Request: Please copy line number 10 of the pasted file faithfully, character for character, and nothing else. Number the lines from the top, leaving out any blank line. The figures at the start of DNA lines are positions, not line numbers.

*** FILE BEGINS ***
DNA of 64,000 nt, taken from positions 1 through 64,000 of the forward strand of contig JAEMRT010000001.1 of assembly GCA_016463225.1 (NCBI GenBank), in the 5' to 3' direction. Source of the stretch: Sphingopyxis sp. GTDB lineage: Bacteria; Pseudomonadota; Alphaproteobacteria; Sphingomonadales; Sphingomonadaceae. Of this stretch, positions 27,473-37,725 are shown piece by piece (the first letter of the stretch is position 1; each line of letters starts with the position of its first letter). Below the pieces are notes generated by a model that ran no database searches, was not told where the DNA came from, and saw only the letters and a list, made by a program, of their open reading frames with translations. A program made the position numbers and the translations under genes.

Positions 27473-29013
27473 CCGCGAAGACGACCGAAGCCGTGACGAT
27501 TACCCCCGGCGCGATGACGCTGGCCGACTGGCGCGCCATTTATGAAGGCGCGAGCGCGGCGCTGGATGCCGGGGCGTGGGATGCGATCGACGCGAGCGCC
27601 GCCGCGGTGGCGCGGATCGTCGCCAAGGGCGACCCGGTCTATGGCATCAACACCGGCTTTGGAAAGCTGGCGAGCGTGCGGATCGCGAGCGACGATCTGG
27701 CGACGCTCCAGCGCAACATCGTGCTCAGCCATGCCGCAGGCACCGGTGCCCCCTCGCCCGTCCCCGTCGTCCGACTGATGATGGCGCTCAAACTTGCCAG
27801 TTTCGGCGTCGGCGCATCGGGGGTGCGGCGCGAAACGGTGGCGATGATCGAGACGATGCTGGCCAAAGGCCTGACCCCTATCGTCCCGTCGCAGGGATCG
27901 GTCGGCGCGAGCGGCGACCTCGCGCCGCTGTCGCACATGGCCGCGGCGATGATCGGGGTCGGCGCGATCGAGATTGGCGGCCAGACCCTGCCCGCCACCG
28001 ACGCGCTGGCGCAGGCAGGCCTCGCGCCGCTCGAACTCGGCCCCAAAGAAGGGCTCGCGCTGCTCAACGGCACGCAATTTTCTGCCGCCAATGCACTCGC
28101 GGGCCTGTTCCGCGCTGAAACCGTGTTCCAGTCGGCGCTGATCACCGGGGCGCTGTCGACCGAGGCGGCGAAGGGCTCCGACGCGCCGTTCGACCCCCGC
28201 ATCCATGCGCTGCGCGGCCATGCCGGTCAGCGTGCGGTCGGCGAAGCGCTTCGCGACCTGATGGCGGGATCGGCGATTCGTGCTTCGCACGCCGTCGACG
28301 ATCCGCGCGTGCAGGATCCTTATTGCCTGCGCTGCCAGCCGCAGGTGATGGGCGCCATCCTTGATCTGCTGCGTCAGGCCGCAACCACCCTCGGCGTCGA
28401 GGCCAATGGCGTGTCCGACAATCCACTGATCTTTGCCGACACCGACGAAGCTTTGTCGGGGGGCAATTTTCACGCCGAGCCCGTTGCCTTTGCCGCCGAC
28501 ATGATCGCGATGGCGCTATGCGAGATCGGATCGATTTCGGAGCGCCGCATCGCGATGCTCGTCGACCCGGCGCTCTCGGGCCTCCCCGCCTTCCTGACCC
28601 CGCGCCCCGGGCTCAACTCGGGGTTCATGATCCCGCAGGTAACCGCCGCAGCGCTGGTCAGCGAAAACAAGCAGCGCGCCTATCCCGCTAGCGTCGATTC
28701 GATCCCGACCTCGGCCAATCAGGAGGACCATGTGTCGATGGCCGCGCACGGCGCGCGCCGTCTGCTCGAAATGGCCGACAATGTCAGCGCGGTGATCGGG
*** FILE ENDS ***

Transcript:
28101 GGGCCTGTTCCGCGCTGAAACCGTGTTCCAGTCGGCGCTGATCACCGGGGCGCTGTCGACCGAGGCGGCGAAGGGCTCCGACGCGCCGTTCGACCCCCGC